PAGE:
Amazing Nature Photos

Best Famous Helen Hunt Jackson Poems

Here is a collection of the all-time best famous Helen Hunt Jackson poems. This is a select list of the best famous Helen Hunt Jackson poetry. Reading, writing, and enjoying famous Helen Hunt Jackson poetry (as well as classical and contemporary poems) is a great past time. These top poems are the best examples of helen hunt jackson poems.

Search for the best famous Helen Hunt Jackson poems, articles about Helen Hunt Jackson poems, poetry blogs, or anything else Helen Hunt Jackson poem related using the PoetrySoup search engine at the top of the page.

See Also:
Written by Helen Hunt Jackson | Create an image from this poem

A Dream

 Once a dream did weave a shade,
O'er my Angel-guarded bed.
That an Emmet lost it's way Where on grass methought I lay.
Troubled wildered and forlorn Dark benighted travel-worn, Over many a tangled spray, All heart-broke I heard her say.
O my children! do they cry, Do they hear their father sigh.
Now they look abroad to see, Now return and weep for me.
Pitying I dropp'd a tear; But I saw a glow-worm near: Who replied.
What wailing wight Calls the watchman of the night.
I am set to light the ground, While the beetle goes his round: Follow now the beetles hum, Little wanderer hie thee home.
Written by Helen Hunt Jackson | Create an image from this poem

A Calendar of Sonnets: November

 This is the treacherous month when autumn days 
With summer's voice come bearing summer's gifts.
Beguiled, the pale down-trodden aster lifts Her head and blooms again.
The soft, warm haze Makes moist once more the sere and dusty ways, And, creeping through where dead leaves lie in drifts, The violet returns.
Snow noiseless sifts Ere night, an icy shroud, which morning's rays Willidly shine upon and slowly melt, Too late to bid the violet live again.
The treachery, at last, too late, is plain; Bare are the places where the sweet flowers dwelt.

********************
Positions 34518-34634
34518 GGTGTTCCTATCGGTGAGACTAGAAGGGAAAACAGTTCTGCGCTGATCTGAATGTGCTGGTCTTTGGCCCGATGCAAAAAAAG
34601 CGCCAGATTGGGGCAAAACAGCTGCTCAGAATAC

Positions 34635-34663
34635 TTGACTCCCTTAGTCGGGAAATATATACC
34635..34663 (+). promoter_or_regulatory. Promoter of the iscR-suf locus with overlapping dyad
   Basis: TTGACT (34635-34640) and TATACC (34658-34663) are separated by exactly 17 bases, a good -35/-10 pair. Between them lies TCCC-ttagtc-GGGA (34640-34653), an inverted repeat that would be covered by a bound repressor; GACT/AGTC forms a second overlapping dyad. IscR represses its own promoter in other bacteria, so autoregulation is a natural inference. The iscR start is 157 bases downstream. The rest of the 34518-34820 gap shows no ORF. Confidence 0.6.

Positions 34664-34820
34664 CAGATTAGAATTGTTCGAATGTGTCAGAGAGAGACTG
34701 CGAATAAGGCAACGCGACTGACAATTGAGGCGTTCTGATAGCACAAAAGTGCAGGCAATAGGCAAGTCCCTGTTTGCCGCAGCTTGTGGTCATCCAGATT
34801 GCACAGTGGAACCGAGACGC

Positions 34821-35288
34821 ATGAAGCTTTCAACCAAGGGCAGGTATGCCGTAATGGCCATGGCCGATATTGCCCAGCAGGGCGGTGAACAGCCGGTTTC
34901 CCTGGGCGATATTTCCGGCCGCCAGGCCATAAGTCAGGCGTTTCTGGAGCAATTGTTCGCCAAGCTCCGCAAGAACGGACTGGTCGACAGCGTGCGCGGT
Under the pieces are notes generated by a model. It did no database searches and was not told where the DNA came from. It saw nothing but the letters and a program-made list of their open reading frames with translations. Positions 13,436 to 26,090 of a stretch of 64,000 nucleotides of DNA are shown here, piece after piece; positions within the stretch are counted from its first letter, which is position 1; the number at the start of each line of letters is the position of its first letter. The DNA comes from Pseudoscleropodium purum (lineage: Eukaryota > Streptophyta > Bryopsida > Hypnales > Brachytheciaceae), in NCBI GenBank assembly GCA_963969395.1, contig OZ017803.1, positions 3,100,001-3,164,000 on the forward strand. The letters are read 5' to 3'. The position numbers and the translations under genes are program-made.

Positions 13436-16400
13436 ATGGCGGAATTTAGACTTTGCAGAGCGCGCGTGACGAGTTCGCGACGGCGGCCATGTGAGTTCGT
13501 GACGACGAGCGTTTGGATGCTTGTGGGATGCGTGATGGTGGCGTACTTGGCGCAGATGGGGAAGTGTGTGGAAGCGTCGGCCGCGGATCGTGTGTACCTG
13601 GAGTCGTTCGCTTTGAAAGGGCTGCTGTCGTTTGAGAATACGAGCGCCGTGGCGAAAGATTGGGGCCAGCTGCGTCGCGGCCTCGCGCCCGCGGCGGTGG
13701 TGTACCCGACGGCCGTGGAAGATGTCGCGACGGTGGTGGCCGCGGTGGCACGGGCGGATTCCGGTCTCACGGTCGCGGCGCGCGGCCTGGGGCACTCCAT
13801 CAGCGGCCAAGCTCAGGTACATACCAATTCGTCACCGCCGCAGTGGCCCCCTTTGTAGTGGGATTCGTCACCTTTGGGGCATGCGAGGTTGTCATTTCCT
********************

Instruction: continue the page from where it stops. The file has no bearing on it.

What joy sufficient hath November felt? What profit from the violet's day of pain?
Written by Helen Hunt Jackson | Create an image from this poem

Octobers Bright Blue Weather

 O suns and skies and clouds of June, 
And flowers of June together, 
Ye cannot rival for one hour 
October's bright blue weather;

When loud the bumblebee makes haste, 
Belated, thriftless vagrant, 
And goldenrod is dying fast, 
And lanes with grapes are fragrant;

When gentians roll their fingers tight 
To save them for the morning, 
And chestnuts fall from satin burrs 
Without a sound of warning;

When on the ground red apples lie 
In piles like jewels shining, 
And redder still on old stone walls 
Are leaves of woodbine twining;

When all the lovely wayside things 
Their white-winged seeds are sowing, 
And in the fields still green and fair, 
Late aftermaths are growing;

When springs run low, and on the brooks, 
In idle golden freighting, 
Bright leaves sink noiseless in the hush 
Of woods, for winter waiting;

When comrades seek sweet country haunts, 
By twos and twos together, 
And count like misers, hour by hour, 
October's bright blue weather.
O sun and skies and flowers of June, Count all your boasts together, Love loveth best of all the year October's bright blue weather.
Written by Helen Hunt Jackson | Create an image from this poem

New Years Morning

 Only a night from old to new! 
Only a night, and so much wrought! 
The Old Year's heart all weary grew, 
But said: The New Year rest has brought.
" The Old Year's hopes its heart laid down, As in a grave; but trusting, said: "The blossoms of the New Year's crown Bloom from the ashes of the dead.
" The Old Year's heart was full of greed; With selfishness it longed and ached, And cried: "I have not half I need.
My thirst is bitter and unslaked.
But to the New Year's generous hand All gifts in plenty shall return; True love it shall understand; By all y failures it shall learn.
I have been reckless; it shall be Quiet and calm and pure of life.
I was a slave; it shall go free, And find sweet pace where I leave strife.
" Only a night from old to new! Never a night such changes brought.
The Old Year had its work to do; No New Year miracles are wrought.
Always a night from old to new! Night and the healing balm of sleep! Each morn is New Year's morn come true, Morn of a festival to keep.
All nights are sacred nights to make Confession and resolve and prayer; All days are sacred days to wake New gladness in the sunny air.